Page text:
Like... warmer than maple? I suppose the fact that it's lighter would suggest that, rather than the opposite; no?
     
  10. When we talk about different woods for making instruments, we need to keep in mind that frequently the common name for a wood in one place is not necessarily the same somewhere else. Willow and sycamore are two that frequently come up. North American and European sycamores are not the same species of trees. Neither is willow. That doesn't mean you can't make fine instruments from either, but I doubt if the North American and European willow sound exactly the same.
     
  11. As far as that goes there are several species of willow growing in North America. I expect that might make a difference as well.
     
  12. Bruce Lindfield

    Bruce Lindfield Unprofessional TalkBass Contributor Gold Supporting Member

    Maybe that explains why Cricket never took off in North America!!!
    There's nothing as satisfying as the sound of an English willow bat on ball, when it has been struck well, i.e. to the boundary!! ;)
     
  13. Bruce Lindfield

    Bruce Lindfield Unprofessional TalkBass Contributor Gold Supporting Member

    Hmmm... I wonder whether Australian willow is the same......
     
  14. Damon Rondeau

    Damon Rondeau Journeyman Clam Artist Supporting Member

    Nov 19, 2002
    Winnipeg, baby
    You can add poplar to that list as well.
     
  15. Pete G

    Pete G

    Dec 31, 2001
    Northern Virginia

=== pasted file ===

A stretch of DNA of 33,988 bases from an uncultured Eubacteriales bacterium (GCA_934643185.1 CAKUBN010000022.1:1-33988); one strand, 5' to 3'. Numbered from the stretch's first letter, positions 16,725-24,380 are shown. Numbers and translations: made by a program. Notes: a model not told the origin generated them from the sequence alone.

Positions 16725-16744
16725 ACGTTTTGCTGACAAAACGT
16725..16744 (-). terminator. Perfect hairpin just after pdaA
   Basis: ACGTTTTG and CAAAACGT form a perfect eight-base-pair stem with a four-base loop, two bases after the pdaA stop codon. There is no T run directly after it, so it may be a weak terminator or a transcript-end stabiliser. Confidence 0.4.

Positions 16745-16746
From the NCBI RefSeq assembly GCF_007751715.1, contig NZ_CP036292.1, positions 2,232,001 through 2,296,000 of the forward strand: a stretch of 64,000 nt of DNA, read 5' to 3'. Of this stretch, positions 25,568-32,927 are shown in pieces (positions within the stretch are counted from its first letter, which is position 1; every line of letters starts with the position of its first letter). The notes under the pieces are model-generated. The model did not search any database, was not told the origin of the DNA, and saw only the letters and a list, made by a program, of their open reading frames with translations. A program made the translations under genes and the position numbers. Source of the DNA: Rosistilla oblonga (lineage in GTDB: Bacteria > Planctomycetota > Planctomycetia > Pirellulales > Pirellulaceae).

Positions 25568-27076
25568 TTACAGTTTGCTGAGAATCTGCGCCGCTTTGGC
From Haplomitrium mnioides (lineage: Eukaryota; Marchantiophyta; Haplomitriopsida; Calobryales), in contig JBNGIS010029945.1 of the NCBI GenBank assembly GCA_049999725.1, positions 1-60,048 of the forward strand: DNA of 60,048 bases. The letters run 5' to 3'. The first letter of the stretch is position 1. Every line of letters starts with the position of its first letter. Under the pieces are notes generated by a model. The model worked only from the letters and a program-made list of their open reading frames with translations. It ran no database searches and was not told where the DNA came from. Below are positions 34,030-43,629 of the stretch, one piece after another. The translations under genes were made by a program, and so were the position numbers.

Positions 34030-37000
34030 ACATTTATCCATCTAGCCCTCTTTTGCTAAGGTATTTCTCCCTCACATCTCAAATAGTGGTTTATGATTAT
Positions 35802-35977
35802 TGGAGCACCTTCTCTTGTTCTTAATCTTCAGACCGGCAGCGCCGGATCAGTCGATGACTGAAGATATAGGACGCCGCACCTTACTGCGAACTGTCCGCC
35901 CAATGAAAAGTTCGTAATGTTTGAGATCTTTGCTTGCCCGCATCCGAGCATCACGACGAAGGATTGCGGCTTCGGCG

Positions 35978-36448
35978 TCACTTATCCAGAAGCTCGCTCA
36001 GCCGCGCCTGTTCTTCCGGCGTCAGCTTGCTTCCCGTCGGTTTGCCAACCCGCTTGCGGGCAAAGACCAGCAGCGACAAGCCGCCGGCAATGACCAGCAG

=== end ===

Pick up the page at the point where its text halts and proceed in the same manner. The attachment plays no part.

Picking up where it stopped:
I'm not sure S&M is as cruel to viewers...
     
  16. Pete G

    Pete G

    Dec 31, 2001
    Northern Virginia
    A great DC jazz player, Paul Langosch, used to have a c. 1830 bass by Italian maker Ariente, that was made from pear wood. It had a beautiful sound, and was incredibly light.

    I've been told that Italian makers from a couple of centuries back saved their "choice" wood for fiddles. For basses -- which require so much more wood -- they'd use whatever they could find and get away with.
     
  17. Chasarms

    Chasarms Casual Observer

    May 24, 2001
    Bettendorf, IA USA
    My teacher's IOUO (Italian of unknown origin) is also believed to be made of pearwood. It is of roughly the same vintage as well. His bass sounds very good.
     
  18. Gufenov

    Gufenov

    Jun 8, 2003
    Personally, I find the rules easier to understand...
     
  19. Jeff Bollbach

    Jeff Bollbach Jeff Bollbach Luthier, Inc.

    Dec 12, 2001
    freeport, ny
    To get back to the original question...
    I have had a bunch of experience with this wood so lemmee throw in my 2cents. Basses made from willow tend to have a very easy response in the low end with a very big "cushy" sound. They are also very light in weight--noticably! That's the good news. I've heard more than a few complaints about a lack of range in the upper register and a general feeling that this wood is a bit more wolfy than others. The dust is also very nasty to work with. My HO is that it is a good choice for an orchestral work horse.
    BTW these opinions are directed towards modern basses made from NA willow.
     
  20. driedleaves

    driedleaves Guest

    Dec 26, 2003
    Italy
    Interesting Jeff,

    that's the kind of reply I was hoping to get (not that I didn't enjoy the cricket digression!), so thanks for taking the time to type it.